One of the most important questions facing prospective REIT investors is whether the units are fairly priced. REITs present special challenges in this regard compared to regular corporations. That’s because REITs are essentially a collection of real estate properties that throw off rental income, making them closer to bond mutual funds than to stock funds. But bond values are easy to determine – real estate values, not so much. Net asset value (NAV), while not perfect, is probably the best indicator of REIT unit value.
The Problems with Book Value
Value investors often look to book value when evaluating regular corporations. To review, book value is the cost of the assets on the balance sheet minus the company’s liabilities. Book value is therefore equal to stockholders’ equity, with perhaps a few adjustments.
Regular corporations have a wide variety of assets, of which fixed, depreciable assets are only a part. Depreciation distorts book value, but unless the corporation’s assets are mostly fixed, investors can overlook depreciation, or add it back to recover the original cost of the fixed assets.
REITs present an extreme case, in which virtually all the assets are real estate. Properties other than land are depreciated, which reduces book value. But another problem is that book value doesn’t reflect any property appreciation, due to inflation, changes in supply and demand, and other reasons. Furthermore, since the mission of a REIT is to deliver rent-based income, book value includes non-productive assets (i.e., land, properties under construction) that don’t provide cash flows. A unit’s fair price is the net present value (NPV) of future cash flows discounted by the weighted average cost of capital, divided by the number of outstanding units. Book value, depreciation, and non-productive assets create values that often vary substantially from NPV calculations.
Calculation of Net Asset Value
If the book value of a property is an unreliable indicator of value, how should we evaluate the real estate in the REIT portfolio? One answer is to reappraise each property based on its operating income (i.e., revenues minus operating expenses) divided by the capitalization rate (i.e., rate of return) required by investors. This is called the income approach to valuation.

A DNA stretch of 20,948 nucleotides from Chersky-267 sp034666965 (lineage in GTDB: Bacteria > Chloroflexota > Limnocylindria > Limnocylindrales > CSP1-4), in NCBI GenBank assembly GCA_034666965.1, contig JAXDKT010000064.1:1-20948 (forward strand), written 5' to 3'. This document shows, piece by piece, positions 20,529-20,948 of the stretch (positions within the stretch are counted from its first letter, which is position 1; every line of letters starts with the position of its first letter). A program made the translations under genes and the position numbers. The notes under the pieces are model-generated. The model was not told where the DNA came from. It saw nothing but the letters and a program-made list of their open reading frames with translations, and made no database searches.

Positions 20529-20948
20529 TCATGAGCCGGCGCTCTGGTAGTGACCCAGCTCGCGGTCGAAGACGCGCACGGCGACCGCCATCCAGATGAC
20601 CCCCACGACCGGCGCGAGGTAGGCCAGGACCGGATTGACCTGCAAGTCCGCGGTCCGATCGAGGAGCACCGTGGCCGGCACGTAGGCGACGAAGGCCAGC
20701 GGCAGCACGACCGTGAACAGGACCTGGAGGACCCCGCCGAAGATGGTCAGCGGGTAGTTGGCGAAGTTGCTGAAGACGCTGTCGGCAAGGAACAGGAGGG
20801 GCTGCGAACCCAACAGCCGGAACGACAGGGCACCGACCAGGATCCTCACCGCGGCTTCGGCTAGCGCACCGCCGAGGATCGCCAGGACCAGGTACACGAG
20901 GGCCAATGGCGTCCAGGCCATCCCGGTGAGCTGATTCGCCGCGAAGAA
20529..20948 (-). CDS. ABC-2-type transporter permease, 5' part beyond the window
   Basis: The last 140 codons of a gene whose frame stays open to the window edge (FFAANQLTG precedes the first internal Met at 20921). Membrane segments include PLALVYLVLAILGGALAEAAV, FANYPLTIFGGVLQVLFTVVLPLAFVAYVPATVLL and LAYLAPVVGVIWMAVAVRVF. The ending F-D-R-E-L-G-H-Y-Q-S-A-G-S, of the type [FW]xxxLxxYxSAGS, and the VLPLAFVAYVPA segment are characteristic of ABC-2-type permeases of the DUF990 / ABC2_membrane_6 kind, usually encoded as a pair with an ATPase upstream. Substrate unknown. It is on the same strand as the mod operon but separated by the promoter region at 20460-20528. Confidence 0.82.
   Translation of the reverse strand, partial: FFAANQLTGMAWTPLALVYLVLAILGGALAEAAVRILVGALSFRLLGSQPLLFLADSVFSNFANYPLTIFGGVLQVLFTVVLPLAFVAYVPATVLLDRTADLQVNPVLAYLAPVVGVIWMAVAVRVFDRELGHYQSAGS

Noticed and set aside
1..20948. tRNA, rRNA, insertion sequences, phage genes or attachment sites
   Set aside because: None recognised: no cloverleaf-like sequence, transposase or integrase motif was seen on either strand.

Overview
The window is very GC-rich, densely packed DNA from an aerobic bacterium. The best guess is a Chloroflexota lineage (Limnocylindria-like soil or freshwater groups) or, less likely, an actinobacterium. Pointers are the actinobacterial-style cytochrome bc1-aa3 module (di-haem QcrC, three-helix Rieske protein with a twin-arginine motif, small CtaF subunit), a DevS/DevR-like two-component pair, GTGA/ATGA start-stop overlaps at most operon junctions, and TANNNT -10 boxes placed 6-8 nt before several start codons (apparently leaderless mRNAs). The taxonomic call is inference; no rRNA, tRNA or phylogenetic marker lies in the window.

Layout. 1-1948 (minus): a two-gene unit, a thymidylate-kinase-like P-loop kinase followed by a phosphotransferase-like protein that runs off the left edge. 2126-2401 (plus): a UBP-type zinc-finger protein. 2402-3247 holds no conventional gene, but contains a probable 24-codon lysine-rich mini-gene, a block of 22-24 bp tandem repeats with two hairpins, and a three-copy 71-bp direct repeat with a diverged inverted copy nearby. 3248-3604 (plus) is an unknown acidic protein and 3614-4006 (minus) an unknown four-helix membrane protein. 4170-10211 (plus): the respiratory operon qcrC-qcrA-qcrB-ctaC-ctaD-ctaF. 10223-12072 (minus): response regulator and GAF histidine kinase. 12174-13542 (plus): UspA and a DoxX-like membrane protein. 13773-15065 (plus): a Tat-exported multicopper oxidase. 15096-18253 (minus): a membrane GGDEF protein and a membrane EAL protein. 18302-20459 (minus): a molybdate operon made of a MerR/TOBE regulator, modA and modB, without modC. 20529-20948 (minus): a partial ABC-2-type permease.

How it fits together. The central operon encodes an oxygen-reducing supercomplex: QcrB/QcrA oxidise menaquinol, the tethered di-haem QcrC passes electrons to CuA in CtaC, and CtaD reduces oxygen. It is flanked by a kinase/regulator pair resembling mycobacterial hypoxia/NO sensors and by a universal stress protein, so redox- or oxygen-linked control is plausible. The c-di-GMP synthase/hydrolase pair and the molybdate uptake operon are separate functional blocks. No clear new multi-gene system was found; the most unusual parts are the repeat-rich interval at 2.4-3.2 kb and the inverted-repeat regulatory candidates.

Recall that the cap rate is net operating income / current market value. We can’t use the current market value of the property, because that’s what we are trying to determine. Rather, we use an average cap rate based upon nearby comparable properties.
To review, the value of each property is:
Current market value = net operating income / cap rate
Notice how this equation ignores book value and capital appreciation. Thus, land and other unproductive properties are excluded from the value calculation.
The next step is to sum the current market values of all the properties held by the REIT and divided by the weighted average cap rate:
REIT asset value = (Σ current market values) / weighted average cap rate
The weighted average cap rate is the sum of the cap rate of each property multiplied by the property’s market value, divided by the total market value of all properties.
Next, subtract the REIT’s liabilities from the total asset value to get the NAV:
NAV = REIT asset value – REIT liabilities
Finally, divide NAV by outstanding units to get NAV/unit:
NAV/unit = NAV / outstanding units
Theoretically, this NAV/unit should be closely aligned with unit price. That’s not always the case.
Our calculations are solid, but leave out a lot of details that affect NAV. These include:
- You could add in your best value estimates for land, unproductive real estate and non-real-estate assets, perhaps using comparables for land and NPV of estimated future revenues from properties under construction or reconstruction. You always exclude accumulated depreciation and intangibles from this calculation. Typically, these values have a small effect on NAV.
- Current assets and non-property fixed assets should be added in using your best estimate of their current value.
- Sometimes, the market value of some debt might differ from its balance sheet value, requiring an adjustment to the total liabilities.
- REIT asset value should be reduced by claims to the REIT’s income by non-common-unit-holders. These include non-controlling interests (members of an operating partnership, or OP), joint ventures, real estate funds and holders of preferred stock. These claims reduce the earnings available for distribution to holders of common units and therefore should be excluded from unit NAV.
NAV vs Unit Price
However we get to NAV/unit, the payoff is to compare it to price/unit. If the price is below the NAV, you might be looking at a bargain (or a turkey). When price/share significantly exceeds NAV/share, your task is to ascertain why, and whether it bespeaks price momentum that you find compelling. If the NAV/share and price are about equal, then you have some confirmation that traders value the units similarly to the way you did when applying the income approach.